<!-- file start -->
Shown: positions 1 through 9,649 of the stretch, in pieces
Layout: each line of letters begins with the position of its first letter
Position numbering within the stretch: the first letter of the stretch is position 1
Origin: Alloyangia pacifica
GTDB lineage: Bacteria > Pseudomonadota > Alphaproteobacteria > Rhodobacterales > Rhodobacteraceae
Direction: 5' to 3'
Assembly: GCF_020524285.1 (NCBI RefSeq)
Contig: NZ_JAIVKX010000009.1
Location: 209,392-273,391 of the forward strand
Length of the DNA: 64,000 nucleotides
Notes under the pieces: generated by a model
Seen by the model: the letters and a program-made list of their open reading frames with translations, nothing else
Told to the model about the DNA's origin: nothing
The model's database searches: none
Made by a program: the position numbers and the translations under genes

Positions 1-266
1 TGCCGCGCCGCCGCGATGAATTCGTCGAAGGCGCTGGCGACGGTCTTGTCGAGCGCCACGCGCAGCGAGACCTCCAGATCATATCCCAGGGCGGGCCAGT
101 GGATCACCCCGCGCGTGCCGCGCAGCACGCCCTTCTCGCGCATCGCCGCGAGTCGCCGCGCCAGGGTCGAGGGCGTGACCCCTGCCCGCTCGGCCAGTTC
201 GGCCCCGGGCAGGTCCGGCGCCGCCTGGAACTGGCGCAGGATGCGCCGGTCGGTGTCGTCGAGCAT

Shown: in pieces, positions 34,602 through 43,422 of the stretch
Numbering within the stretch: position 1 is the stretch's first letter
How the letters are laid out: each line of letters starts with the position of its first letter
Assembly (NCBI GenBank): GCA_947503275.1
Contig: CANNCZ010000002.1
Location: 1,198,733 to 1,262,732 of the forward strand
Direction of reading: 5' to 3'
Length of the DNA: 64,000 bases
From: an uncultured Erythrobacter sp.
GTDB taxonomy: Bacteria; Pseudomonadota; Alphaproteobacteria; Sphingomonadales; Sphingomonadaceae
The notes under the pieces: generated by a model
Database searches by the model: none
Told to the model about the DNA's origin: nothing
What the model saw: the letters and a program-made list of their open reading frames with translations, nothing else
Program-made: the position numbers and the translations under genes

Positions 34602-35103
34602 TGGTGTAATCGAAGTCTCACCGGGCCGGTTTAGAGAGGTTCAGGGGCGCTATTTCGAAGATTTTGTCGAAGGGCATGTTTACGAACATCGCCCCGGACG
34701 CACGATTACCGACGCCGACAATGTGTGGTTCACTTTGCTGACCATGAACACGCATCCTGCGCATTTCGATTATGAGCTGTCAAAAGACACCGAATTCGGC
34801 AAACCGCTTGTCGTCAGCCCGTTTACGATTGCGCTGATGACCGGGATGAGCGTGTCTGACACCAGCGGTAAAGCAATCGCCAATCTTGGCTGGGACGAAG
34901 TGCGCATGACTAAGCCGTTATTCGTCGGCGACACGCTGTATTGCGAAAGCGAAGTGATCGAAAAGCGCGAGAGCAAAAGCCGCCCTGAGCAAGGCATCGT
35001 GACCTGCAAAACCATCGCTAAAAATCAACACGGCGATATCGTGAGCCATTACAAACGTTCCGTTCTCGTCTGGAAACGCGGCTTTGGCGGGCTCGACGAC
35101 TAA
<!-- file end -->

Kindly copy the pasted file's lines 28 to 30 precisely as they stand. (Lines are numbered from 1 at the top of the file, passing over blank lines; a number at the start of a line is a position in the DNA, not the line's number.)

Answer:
From: an uncultured Erythrobacter sp.
GTDB taxonomy: Bacteria; Pseudomonadota; Alphaproteobacteria; Sphingomonadales; Sphingomonadaceae
The notes under the pieces: generated by a model